History of Louisiana Plantations
The great plantations of Louisiana were located along the Mississippi River on what is known as 'The River Road'. It's about 70 miles long and lines both sides of the river. In 1861 it is estimated that half of the millionaires in the United States lived along the Mississippi River on these great plantations. These sugar plantations used the rich soil supplied by the Mississippi and most were built in the Greek Revival style. Other styles of plantations were the Creole houses and even the Italianate style. A Louisiana plantation was actually more like a village as it had many houses on the property and most had big mansions for their owner. The additional buildings were for processing crops, holding crops, a building for cooking, storage buildings for equipment and animals. housing for the house servants and of course housing for the laborers known as the slave quarters.
Before sugar cane, these lands were used to grow indigo, tobacco, cotton and other crops. Along can an improved variety of sugar cane and many plantations changed their cash crops. As the sugarcane farmers became more successful they expanded their growth on their land including bigger homes and other buildings on their property. As their businesses thrived so did their great homes. These plantations were mostly built in the 30 years before the Civil War by the wealthy sugar planters. Their properties became self-sufficient towns of a sort with the large main house and buildings for each need including a cooking building, storage building, school, store, etc. Building materials usually came from their own properties as they cleared the land. Even bricks were made on the properties for use on the home. They grew all of their own foods, raised their own animal stocks and more.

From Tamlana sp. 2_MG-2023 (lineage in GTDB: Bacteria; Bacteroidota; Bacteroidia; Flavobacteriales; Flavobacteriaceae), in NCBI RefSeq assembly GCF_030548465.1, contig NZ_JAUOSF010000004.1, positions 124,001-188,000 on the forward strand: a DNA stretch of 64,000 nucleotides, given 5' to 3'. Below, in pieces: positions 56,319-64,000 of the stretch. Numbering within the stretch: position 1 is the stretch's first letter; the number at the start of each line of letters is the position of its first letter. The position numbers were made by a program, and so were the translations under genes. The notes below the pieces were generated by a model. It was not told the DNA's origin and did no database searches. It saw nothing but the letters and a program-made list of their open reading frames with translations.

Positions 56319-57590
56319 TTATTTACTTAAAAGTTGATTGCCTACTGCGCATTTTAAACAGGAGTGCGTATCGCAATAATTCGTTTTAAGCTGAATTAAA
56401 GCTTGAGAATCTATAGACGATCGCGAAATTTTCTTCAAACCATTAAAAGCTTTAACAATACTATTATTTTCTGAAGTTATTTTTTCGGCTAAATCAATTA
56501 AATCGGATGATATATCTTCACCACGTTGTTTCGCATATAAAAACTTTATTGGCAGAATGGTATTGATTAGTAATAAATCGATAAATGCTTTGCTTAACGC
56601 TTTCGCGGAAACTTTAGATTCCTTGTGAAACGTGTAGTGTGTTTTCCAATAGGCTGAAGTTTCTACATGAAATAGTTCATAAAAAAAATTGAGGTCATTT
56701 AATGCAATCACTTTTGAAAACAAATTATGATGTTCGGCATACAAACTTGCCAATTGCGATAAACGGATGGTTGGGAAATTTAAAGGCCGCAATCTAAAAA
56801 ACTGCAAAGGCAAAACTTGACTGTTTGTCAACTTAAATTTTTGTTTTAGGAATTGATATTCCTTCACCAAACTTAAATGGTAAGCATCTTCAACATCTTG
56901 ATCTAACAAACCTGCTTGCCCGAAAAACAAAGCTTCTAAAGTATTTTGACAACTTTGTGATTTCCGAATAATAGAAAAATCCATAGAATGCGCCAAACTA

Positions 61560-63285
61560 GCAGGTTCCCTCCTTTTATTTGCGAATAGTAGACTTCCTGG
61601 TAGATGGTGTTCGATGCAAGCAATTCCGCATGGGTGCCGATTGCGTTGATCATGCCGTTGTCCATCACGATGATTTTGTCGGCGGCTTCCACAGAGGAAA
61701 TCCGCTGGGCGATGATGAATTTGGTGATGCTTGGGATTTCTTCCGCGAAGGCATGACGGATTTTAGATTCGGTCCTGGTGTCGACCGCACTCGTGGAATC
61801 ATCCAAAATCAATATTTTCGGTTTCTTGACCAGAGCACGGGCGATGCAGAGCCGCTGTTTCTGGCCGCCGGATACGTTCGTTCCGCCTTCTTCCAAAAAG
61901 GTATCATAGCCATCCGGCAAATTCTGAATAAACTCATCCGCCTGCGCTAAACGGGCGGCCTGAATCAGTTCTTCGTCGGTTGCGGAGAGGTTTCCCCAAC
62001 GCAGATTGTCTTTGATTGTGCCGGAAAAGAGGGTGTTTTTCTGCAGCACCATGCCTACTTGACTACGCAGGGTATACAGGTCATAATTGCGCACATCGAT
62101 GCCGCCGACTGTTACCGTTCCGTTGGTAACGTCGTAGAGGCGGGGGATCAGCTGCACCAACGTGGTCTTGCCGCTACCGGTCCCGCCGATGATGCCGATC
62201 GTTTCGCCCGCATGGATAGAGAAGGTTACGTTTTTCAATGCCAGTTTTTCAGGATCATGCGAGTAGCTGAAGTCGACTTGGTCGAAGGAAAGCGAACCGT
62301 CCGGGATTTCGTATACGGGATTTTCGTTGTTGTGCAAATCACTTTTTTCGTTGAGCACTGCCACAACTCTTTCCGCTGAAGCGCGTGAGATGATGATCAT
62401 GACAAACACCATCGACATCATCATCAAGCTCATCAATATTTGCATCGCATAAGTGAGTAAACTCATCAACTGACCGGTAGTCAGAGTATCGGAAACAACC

Most Louisiana Plantations are listed on National Register of Historic Places or as National Historic Landmarks and are located along the winding Mississippi River which was used to transport their crops. They also took advantage of the fact that the banks along the Mississippi river were rich alluvial soil created by the river itself and were excellent for growing most crops. These remaining grand homes are great reminders of our Louisiana history and heritage. Louisiana has lost many of her plantations through the years (fires, age, Civil War) but others have been restored or actually maintained through the years allowing us to see their history in the present times. Many of the Louisiana plantations are still owned by the original families and some of the properties have working sugarcane crops and more. Other plantations have been acquired and saved by organizations trying to keep Louisiana's early beginnings for generations to come to be able to experience.
The Ardoyne Plantation is one of the first post Civil War operations and is an example of how the South made the transition from slavery to the Industrial Revolution. Migrant workers of German, Italian and African decent were the main workforce of the land and would receive plantation tokens as pay. An unexpected aspect in African-American history is that free African Americans themselves owned slaves and did so at least since 1654, continuing to do so right through the Civil War.
Today there are many ways to enjoy our Louisiana Plantations including plantation tours, some are bed and breakfasts and others offer wedding venues. You can see all our Louisiana Plantations on our Plantation Tours category page. This page also includes Plantations that are offered as wedding venues.